Sharp disagreements among the presidential hopefuls at this week's debates have crystallized a critical and explosive political question: Are Democrats willing to upend health coverage for tens of millions of their fellow Americans?
The party is closer than it's been in decades to embracing a healthcare platform that would move all Americans out of their current insurance and into a single government-run plan.
Plans pushed by three of the four leading candidates — Sens. Bernie Sanders of Vermont, Elizabeth Warren of Massachusetts and Kamala Harris of California — differ in their particulars but would all end the job-based system that provides coverage to more than 150 million people.
That's a hugely risky strategy, as more-centrist rivals reminded the three senators during the two nights of heated, sometimes confusing, debates.
Sweeping healthcare plans have never fared well in American politics.
For decades, voters repeatedly have punished presidents and Congresses — Democratic and Republican alike — who have threatened to take away existing health plans, no matter how flawed.
Just last year, the GOP suffered historic losses in the House of Representatives after the party's unsuccessful effort to roll back the 2010 Affordable Care Act, also known as Obamacare.
But at a time when rising insurance deductibles and medical bills are crippling growing numbers of American families, many Democrats on the party's left believe public discontent with the current system has changed that dynamic.
"It's time that we separate employers from the kind of healthcare people get," Harris said Wednesday night, acknowledging that her "Medicare for all" plan would, after a lengthy phase-in period, end job-based insurance.
Harris, Sanders and Warren have made Medicare for all a central plank of their campaigns, riding a wave of discontent over rising medical costs to call for a historic expansion of government insurance.
Their more-moderate rivals say the three have misjudged the public mood and that by overreaching, they would squander an opportunity to enact significant, if incremental, reforms.
A survey earlier this year by the nonprofit Kaiser Family Foundation found that support for a single government plan fell from 56% to 37% when respondents were told that it might involve eliminating private insurance companies or requiring more taxes.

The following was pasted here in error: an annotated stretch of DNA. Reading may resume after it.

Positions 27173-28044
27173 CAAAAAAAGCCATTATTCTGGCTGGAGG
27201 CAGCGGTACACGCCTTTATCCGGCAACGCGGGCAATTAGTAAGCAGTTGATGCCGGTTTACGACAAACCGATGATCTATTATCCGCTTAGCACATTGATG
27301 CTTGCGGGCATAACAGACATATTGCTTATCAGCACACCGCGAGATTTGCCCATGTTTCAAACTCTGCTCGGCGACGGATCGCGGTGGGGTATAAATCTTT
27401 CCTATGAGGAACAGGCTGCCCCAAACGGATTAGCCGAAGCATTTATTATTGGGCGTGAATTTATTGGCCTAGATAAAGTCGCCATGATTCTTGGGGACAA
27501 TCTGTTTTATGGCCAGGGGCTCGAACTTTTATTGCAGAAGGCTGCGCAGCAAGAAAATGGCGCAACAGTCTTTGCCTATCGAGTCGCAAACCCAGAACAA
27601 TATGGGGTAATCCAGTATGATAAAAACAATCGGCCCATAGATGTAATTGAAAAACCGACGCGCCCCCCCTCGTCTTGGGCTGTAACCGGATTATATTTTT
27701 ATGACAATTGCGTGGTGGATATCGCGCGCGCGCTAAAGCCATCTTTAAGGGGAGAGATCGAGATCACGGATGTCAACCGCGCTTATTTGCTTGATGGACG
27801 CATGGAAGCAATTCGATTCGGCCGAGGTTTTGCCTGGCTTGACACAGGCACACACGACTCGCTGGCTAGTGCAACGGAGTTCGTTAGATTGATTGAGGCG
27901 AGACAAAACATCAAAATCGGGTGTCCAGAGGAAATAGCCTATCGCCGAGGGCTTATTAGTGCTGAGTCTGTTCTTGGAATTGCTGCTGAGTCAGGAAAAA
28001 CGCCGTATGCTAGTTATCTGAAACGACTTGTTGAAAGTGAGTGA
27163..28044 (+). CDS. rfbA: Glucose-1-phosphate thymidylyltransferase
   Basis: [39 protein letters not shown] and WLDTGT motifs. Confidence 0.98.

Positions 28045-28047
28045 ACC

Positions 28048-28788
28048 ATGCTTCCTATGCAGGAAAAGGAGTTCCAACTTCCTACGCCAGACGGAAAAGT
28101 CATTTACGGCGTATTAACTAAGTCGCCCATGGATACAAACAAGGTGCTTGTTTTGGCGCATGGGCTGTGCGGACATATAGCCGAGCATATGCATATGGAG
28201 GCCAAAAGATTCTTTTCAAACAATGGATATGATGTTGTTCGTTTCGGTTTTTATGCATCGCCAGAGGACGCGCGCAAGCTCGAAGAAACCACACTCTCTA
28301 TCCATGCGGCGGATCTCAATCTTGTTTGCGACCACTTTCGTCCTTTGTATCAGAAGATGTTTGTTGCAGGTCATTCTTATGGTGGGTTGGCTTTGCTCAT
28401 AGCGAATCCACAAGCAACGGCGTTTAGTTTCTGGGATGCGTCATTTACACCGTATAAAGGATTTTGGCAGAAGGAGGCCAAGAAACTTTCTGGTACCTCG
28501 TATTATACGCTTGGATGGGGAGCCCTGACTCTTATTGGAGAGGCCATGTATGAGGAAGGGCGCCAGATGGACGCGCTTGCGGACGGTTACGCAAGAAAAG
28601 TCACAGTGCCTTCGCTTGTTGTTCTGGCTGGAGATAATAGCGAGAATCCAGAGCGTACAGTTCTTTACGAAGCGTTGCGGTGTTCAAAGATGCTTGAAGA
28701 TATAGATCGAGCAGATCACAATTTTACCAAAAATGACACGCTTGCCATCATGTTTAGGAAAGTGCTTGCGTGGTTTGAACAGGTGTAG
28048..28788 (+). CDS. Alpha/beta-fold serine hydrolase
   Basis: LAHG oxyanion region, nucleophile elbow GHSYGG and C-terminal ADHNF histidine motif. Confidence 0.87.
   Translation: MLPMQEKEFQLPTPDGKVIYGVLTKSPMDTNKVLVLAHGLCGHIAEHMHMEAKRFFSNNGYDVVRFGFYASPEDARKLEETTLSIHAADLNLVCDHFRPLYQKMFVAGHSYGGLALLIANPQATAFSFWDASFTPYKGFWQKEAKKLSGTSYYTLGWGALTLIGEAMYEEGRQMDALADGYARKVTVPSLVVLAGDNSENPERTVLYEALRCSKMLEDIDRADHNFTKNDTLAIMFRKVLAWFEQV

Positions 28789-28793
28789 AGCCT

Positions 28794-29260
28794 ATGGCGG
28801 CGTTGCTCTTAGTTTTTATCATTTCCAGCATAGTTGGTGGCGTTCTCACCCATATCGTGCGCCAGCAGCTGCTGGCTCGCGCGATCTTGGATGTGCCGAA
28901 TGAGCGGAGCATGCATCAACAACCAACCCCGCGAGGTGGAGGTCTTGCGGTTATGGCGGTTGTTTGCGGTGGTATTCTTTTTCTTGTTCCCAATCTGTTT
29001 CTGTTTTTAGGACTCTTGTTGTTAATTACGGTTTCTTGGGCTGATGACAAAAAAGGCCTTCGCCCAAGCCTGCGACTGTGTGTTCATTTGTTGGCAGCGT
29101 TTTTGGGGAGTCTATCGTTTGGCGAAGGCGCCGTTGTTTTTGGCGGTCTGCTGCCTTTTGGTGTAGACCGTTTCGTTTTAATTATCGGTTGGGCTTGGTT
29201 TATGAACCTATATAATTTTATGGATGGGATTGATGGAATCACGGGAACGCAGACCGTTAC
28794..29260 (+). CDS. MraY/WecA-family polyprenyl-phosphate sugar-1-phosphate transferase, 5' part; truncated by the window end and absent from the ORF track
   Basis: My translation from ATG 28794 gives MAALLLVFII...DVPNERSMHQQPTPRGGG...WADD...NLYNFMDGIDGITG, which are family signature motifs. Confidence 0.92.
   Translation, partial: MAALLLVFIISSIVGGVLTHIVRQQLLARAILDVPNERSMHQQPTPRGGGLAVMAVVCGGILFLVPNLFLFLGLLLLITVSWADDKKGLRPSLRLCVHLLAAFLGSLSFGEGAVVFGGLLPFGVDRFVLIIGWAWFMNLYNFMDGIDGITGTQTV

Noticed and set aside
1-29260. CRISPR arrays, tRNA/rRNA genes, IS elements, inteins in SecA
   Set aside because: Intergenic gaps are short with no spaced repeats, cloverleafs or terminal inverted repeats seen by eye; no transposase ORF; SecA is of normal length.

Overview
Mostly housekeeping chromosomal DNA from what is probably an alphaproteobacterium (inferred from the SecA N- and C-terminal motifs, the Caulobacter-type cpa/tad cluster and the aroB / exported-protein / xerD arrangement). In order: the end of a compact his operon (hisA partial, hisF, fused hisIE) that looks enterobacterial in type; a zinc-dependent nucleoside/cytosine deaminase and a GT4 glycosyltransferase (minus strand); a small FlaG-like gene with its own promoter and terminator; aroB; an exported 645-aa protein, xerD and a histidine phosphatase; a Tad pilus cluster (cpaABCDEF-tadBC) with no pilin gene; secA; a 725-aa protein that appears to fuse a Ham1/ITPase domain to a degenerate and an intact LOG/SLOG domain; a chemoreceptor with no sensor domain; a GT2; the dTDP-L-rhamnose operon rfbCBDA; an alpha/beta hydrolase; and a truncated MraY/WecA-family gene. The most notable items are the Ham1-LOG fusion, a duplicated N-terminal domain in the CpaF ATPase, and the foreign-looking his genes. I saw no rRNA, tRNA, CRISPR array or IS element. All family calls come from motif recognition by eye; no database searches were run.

"It doesn't make sense for us to take away insurance from half the people in this room," warned Colorado Sen. Michael Bennet, who is among many Democratic presidential candidates, including former Vice President Joe Biden, who back more limited approaches.
The more-centrist Democrats would preserve the current employer-based system, as well as state Medicaid programs and the insurance marketplaces created by the 2010 healthcare law.
They would add an additional choice to allow Americans to buy into a Medicare-like government plan, often called a "public option."
"Every single person in America would be able to buy into that option if they didn't like their employer plan," Biden said Wednesday.
Critics on the left say that approach would ultimately cost more and would preserve an outsized role for private insurance companies.
"We have tried this experiment with the insurance companies," Warren said from the debate stage Tuesday. "And what they've done is they've sucked billions of dollars out of our healthcare system. And they force people to have to fight to try to get the healthcare coverage that their doctors and nurses say that they need."
But threatening Americans' current health coverage has proved disastrous for previous Democratic efforts to expand protections, including President Clinton's doomed initiative in the early 1990s.
The 2010 healthcare law was almost sunk by labor unions angry about a new tax on the kind of generous health plans many of their members enjoy.